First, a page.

House Speaker Robert DeLeo and Senate president Therese Murray
CommonWealth Magazine’s Michael Jonas says that Massachusetts House Speaker Robert DeLeo, by focusing on the jobs that casino gambling would bring, is trying to control the narrative in a way that is not in accord with reality. (Boston Globe story on DeLeo’s proposal for two casinos and four racinos.) Jonas writes:
The battle over casinos is always a battle to control the narrative. If the narrative stays focused on jobs and putting people who are hurting and in real economic distress back to work, proponents win. If it’s about predatory gambling and the state partnering up with rich casino moguls to pick the pockets of the lower-income residents who will disproportionately be the ones dumping their paychecks into the slots DeLeo wants installed at the state’s four racetracks (two of which are in his Winthrop-based district), the prospects could get, well, dicey.
Jonas observes that compulsive-gambling rates double in areas where casinos are located — and that problem gambling isn’t just an unfortunate byproduct of casino (and racino) gambling, but part of the business model.
The great Gladys Kravitz surveys the landscape as well, and pronounces DeLeo’s speech yesterday to be a “trifecta”: (1) experts are already saying the racinos DeLeo envisons will have to grow into casinos in order to survive; (2) New Hampshire and Rhode Island officials responded by reviving their own casino plans; and (3) the Mashpee Wampanoag tribe’s fading hopes of building a casino in Middleborough got a jolt of life.
It’s an absolutely miserable situation. DeLeo, Gov. Deval Patrick and Senate president Therese Murray are all on record as supporting casinos. Patrick’s most plausible opponents in the governor’s race, Republican Charlie Baker and independent Tim Cahill, are pro-gambling as well.
United to Stop Slots in Massachusetts is where you can find out everything worth knowing about casinos and slot machines.
Photo (cc) allegedly by Martha Coakley, although I doubt she took it, and republished here under a Creative Commons license. Some rights reserved.
Nearly two years ago Phil Primack, writing in CommonWealth Magazine, exposed the flaws behind casino analyst Clyde Barrow’s rosy numbers. Primack explained that the UMass Dartmouth professor’s methodology consisted essentially of visiting the parking lots at Connecticut casinos and counting Massachusetts license plates. Very scientific.
Now the Boston Herald’s Jay Fitzgerald reports that Barrow is working as a paid consultant for a casino operator who wants to build in Hudson, N.H. “It’s really not much,” Barrow protests to Fitzgerald. Well, we all have to buy groceries.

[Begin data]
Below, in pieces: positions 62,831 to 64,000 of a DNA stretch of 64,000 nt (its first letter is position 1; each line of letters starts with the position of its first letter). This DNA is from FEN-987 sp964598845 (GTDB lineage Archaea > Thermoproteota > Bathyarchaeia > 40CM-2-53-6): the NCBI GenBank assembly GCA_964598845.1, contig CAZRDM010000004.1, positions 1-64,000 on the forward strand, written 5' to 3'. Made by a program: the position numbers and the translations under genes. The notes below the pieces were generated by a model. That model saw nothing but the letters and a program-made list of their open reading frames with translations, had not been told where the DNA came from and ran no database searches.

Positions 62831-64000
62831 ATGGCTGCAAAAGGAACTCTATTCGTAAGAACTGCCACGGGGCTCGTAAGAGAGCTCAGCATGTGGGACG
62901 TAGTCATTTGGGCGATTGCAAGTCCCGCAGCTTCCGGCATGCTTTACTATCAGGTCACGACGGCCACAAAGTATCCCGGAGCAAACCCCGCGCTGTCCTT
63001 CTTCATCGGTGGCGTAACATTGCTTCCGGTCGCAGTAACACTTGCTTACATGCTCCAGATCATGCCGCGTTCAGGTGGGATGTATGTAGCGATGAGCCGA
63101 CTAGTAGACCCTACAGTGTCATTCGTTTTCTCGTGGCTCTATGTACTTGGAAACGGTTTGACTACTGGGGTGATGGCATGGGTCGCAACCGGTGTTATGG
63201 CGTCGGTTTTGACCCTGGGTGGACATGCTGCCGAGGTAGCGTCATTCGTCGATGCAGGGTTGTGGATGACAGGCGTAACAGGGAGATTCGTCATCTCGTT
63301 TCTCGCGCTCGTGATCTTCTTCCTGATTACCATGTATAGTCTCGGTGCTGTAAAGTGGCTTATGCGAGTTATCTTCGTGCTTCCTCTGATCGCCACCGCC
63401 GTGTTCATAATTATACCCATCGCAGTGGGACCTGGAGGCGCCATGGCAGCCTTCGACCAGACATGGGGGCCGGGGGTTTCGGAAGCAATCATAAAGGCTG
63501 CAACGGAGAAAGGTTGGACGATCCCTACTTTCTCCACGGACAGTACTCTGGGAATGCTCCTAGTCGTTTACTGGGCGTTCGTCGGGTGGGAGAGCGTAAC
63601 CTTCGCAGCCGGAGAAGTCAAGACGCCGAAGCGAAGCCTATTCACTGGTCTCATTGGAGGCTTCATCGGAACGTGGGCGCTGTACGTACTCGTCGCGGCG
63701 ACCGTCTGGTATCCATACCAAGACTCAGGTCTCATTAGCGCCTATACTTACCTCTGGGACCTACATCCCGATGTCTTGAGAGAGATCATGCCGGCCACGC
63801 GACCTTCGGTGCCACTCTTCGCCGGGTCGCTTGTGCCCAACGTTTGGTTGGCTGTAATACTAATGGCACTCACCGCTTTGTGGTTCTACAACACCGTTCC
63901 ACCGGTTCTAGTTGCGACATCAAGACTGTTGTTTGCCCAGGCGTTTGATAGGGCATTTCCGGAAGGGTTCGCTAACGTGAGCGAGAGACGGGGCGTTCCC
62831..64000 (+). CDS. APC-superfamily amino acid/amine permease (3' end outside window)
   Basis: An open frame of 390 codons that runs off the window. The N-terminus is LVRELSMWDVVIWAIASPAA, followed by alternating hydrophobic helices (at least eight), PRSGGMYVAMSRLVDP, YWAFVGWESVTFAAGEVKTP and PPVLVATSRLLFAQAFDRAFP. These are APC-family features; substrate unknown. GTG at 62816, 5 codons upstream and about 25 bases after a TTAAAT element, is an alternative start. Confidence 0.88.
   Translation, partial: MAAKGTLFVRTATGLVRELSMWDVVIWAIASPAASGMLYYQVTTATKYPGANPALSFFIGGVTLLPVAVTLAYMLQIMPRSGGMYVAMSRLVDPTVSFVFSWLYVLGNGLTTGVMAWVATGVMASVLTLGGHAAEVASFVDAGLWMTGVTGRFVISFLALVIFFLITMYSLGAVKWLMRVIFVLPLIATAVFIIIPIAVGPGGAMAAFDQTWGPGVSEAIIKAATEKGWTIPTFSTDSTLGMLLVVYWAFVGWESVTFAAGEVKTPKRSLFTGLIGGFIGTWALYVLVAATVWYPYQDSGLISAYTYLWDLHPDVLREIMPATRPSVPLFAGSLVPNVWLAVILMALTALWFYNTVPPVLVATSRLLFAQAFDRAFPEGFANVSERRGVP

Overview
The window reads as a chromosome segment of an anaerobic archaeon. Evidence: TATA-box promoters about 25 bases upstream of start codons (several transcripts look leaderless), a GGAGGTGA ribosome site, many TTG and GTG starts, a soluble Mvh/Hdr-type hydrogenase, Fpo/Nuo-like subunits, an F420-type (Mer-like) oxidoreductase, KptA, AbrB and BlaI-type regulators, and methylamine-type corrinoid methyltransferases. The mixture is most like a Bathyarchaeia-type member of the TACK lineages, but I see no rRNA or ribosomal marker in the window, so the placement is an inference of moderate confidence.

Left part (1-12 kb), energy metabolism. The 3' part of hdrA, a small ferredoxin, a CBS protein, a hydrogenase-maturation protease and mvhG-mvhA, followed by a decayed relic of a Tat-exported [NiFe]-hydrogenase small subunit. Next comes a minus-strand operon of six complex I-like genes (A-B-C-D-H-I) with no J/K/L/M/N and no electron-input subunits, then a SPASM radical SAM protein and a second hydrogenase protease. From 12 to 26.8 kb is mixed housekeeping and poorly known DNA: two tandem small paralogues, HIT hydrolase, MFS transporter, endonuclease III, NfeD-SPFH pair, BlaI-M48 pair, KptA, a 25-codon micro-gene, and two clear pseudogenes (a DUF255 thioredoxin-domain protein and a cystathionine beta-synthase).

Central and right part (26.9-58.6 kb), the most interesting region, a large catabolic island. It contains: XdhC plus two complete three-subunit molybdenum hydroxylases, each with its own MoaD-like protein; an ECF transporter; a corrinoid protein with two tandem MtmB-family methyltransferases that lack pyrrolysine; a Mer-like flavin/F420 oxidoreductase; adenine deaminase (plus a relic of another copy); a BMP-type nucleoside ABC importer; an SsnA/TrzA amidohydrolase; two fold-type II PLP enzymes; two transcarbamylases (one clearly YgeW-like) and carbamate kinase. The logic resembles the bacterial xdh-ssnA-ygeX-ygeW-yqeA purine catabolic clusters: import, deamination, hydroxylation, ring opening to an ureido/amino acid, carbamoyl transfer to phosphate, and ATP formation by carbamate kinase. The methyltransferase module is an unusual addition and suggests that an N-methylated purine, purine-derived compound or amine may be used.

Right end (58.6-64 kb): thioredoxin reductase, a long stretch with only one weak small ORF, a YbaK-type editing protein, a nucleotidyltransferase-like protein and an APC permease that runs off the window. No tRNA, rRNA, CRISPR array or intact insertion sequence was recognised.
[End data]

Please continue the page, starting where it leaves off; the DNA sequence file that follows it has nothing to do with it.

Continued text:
At the same time, the long-dead Middleborough casino plan is showing signs of life, as federal legislation has been filed that could conceivably put the Mashpee Wampanoag tribe’s proposal back on track.
With Gov. Deval Patrick, Senate President Therese Murray and House Speaker Robert DeLeo all on board for expanded gambling, these are dangerous times for those trying to save Massachusetts from the social ills that casinos would bring.
What is it that House Speaker Robert DeLeo and Senate President Therese Murray like best about gambling casinos?
Is it the social dysfunction they help foster, including crime, suicide and bankruptcies? Or the fact that the promised revenues are an illusion, as the industry is in freefall thanks largely to oversaturation? (See recent reports by the New York Times and the Boston Globe.)
Casino opponents gave up a long time ago on Murray and Gov. Deval Patrick. It’s sad to see DeLeo joining them. Oh, where have you gone, Sal DiMasi?
There’s a terrific front-page story in today’s New York Times on the sagging fortunes of the casino-gambling industry. Ian Urbina reports that casinos may well be reaching the saturation point, as more and more are chasing the same number of customers.
In New Jersey, legislators have repealed no-smoking regulations in order to entice gamblers. In Illinois, there’s actually a proposal to keep gamblers liquored up with free drinks so they’ll keep blowing their money.
“When budgets get tight, expanding gambling always looks to lawmakers like the perfect quick-fix solution,” said John Kindt, a professor of business and legal policy at the University of Illinois who studies the impact of state-sponsored gambling. “But in the end, it so often proves to be neither quick nor a fix.”
Crime jumps 10 percent in areas with casinos, personal bankruptcies soar 18 percent to 42 percent and the number of new gambling addicts doubles, Mr. Kindt said. Predicted state revenue often falls short and plans frequently get tripped up by legal fights or popular opposition, he said.
With Gov. Deval Patrick, House Speaker Robert DeLeo and Senate president Therese “Ka-ching!” Murray expected to make a renewed push for expanded gambling this fall, the Times story is as timely as it is important.
Crime, bankruptcies, addiction — is this what our state leaders want?